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Wednesday, July 08, 2020

Judging the erstwhile royals: An unkind cut or a bitter truth?

At a time when India is demanding an unconditional apology from the British govt for the mayhem that changed the course of independence movement, history questions the Punjab royals who never condemned the bloody Baisakhi

Written by Divya Goyal | Ludhiana | Updated: April 13, 2019 5:15:18 pm
Judging the erstwhile royals: An unkind cut or a bitter truth? On the 100th anniversary of the Jallianwala Bagh massacre, people light candles at the memorial in Amritsar. (Express photo: Gurmeet Singh)

As India observes the 100th anniversary of Jallianwala Bagh massacre amid renewed demands of a formal apology from the British government, historians say that majority of royals – Rajas and Maharajas – within the country, ruling the erstwhile princely states then, had refused to condemn the horrific incident and some had even sided with the colonial rulers.

In the recent past, the Congress leaders in Punjab demanded an apology from former minister and Shiromani Akali Dal leader Bikram Singh Majithia on behalf of his great-grandfather Sundar Singh Majithia, who was Knighted and also given the title of ‘Sardar Bahadur’ by the British and remained a minister under British Raj.

However, the historians say that majority of the Rajas, Maharajas, and top Sikh leadership had refused to condemn the massacre with some even “praising” the British for the brutal killings. The leaders, according to historians, also included Maharaja of Patiala Bhupinder Singh, grandfather of Punjab Chief Minister Capt Amarinder Singh.

People pay tributes to victims of Jallianwala Bagh massacre on eve of its 100 anniversary at Amritsar Friday. (Express Photo by Gurmeet Singh)

M Rajivlochan, professor, department of history, Panjab University, Chandigarh, says that Rajas and Maharajas of Punjab had even declared peaceful protesters as “rowdies” and praised British for killing them. “It was Mahatma Gandhi who had condemned and declared the massacre as entirely immoral in 1919. Mostly all the erstwhile royals and elite of Punjab appreciated the British for putting down what they called Indian rowdies. The elite Punjabis continued to praise, honour and appreciate Brigadier-General Reginald Dyer as for them it was more important to save their chair and position by siding with the British. Those who never condemned Jallianwala massacre include Maharaja of Patiala Bhupinder Singh. One prominent Sikh leader who insisted that Sikhs must fight against the British was Partap Singh Kairon who later became chief minister of Punjab,” Rajivlochan says.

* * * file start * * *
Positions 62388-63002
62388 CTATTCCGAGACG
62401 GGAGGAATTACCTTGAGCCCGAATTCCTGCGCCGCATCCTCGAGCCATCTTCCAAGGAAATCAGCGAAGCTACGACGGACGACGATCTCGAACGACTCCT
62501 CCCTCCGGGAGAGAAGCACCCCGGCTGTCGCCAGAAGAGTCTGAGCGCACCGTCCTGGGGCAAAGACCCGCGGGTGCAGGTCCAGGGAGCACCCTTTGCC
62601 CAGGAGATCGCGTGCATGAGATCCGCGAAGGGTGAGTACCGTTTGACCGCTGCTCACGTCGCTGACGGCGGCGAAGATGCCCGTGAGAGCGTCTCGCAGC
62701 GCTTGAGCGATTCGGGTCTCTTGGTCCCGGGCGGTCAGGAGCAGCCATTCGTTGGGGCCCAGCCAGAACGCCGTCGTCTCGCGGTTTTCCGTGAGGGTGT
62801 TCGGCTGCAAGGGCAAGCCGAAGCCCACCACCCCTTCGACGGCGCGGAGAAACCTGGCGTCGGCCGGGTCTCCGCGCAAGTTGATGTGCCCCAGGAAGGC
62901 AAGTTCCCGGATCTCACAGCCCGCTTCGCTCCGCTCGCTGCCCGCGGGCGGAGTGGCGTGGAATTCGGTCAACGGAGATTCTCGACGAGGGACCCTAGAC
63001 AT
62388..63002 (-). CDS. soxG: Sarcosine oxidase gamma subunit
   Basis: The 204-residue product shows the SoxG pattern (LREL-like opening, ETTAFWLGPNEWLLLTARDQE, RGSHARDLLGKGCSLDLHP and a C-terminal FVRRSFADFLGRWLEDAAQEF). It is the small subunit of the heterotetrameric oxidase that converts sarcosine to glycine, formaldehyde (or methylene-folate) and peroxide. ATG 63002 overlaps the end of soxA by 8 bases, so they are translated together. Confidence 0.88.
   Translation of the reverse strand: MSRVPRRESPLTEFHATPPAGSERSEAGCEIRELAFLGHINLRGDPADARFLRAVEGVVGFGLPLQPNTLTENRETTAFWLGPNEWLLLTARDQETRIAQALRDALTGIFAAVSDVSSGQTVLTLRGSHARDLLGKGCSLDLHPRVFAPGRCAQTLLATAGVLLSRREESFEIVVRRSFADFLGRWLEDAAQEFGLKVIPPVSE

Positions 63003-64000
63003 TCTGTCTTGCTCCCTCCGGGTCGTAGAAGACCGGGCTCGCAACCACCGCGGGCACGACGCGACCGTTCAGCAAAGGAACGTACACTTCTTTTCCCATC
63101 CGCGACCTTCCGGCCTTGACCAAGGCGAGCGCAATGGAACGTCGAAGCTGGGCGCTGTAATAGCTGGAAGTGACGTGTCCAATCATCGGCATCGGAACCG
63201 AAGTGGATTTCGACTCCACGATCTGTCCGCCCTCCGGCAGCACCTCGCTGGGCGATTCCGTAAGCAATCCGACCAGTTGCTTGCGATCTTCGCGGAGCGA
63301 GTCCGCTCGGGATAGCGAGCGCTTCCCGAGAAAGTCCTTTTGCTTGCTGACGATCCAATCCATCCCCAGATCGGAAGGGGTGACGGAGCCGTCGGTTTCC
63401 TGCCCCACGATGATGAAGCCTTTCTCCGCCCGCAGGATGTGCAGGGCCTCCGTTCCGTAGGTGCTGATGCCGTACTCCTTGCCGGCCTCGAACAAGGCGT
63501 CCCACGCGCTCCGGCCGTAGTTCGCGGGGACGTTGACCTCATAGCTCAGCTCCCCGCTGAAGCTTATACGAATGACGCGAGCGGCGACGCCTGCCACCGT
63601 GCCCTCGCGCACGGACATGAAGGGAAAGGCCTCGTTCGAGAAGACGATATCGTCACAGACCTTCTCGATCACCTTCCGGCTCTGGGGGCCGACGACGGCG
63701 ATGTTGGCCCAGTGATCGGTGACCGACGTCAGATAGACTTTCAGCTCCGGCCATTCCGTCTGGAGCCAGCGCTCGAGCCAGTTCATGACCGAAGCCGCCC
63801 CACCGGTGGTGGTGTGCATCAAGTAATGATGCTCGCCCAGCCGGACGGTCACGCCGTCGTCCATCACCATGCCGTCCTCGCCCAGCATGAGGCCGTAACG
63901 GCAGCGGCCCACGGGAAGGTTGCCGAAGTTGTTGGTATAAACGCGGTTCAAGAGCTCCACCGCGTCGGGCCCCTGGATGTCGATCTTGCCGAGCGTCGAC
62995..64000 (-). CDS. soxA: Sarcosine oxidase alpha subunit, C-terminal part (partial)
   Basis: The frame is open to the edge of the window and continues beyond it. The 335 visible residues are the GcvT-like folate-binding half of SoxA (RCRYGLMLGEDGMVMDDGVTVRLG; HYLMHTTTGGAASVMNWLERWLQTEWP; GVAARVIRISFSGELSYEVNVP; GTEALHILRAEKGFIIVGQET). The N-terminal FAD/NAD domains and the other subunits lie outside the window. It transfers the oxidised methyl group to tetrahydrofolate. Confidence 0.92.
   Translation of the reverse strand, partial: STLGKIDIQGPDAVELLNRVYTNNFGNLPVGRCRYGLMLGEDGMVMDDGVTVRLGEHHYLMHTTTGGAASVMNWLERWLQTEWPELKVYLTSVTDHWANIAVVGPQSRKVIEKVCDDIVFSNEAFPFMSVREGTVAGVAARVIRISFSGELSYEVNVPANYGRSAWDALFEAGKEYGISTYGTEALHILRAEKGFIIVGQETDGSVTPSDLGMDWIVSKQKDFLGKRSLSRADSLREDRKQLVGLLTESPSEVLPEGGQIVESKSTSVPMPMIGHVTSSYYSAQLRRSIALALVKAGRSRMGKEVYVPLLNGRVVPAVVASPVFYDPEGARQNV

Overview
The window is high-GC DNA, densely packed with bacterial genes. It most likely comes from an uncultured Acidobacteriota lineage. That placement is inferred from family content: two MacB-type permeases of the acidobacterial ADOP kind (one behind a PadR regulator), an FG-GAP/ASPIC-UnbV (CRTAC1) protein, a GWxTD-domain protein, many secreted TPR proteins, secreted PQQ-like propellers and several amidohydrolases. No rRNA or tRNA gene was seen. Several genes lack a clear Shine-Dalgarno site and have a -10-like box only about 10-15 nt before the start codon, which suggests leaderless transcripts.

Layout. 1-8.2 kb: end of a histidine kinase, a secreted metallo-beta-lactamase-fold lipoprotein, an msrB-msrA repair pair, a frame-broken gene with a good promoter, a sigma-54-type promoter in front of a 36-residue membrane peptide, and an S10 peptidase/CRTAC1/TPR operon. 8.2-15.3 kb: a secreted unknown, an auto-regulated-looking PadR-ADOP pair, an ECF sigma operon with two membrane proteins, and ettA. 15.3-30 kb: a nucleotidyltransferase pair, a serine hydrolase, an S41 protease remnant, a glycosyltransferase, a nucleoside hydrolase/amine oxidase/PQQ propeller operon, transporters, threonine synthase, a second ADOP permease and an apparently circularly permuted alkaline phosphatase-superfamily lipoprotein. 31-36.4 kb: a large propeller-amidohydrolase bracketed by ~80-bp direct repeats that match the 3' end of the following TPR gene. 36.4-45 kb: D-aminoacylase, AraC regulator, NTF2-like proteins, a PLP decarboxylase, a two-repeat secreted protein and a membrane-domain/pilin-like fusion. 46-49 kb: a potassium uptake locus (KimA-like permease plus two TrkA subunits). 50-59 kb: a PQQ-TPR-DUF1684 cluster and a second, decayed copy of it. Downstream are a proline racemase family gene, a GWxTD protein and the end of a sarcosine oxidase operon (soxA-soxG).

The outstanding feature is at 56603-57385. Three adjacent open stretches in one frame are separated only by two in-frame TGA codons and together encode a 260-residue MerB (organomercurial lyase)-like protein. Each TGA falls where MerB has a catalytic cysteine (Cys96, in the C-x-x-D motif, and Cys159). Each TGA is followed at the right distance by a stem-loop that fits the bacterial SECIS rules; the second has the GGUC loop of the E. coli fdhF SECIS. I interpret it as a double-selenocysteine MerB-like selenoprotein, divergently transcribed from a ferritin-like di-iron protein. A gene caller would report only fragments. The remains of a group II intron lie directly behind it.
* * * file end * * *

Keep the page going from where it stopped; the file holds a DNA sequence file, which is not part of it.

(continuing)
In “The Magnificent Maharaja”, the biography of Maharaja of Patiala Bhupinder Singh, author K Natwar Singh wrote, “Dyer had killed 379 unarmed men at Jallianwala Bagh in Amritsar on April 13, 1919. It is among the blackest episodes in the history of British empire. It was cold-blooded murder by a callous, conceited, narrow-minded unimaginative man, who should have been court martialled and dismissed. Instead he was lionised and a fund was raised for him from England. Inspite of the Martial Law, disturbances took place in various parts of Punjab. Maharaja Bhupinder Singh gave full support to the Raj. Lt Governor O’Dwyer acknowledged this in his autobiography. Maharaja Bhupinder Singh was not alone. All other Punjab princes did the same. Servile loyalty of this kind did not do the princely order any good. Even Churchill condemned the Jallianwala Bagh killings. But not one Indian ruler. The order was committed to taking orders from their imperial Masters”.

Sikh affairs experts also say that Arur Singh, then caretaker of the Golden Temple (Sri Harmandir Sahib) at Amritsar and Sundar Singh Majithia had allegedly played a role in getting Dyer honoured with a siropa at the highest Sikh shrine. Majithia, otherwise, is also credited with establishing historical Khalsa College, Amritsar and raising several Sikh issues with the British through his “moderate” approach. He was also nominated as the first president of Shiromani Gurdwara Prabandhak Committee (SGPC) in 1920. He formed ‘Khalsa National Party’ in 1936 won polls and became Revenue Minister of Punjab under British and remained so till his death in April 1941.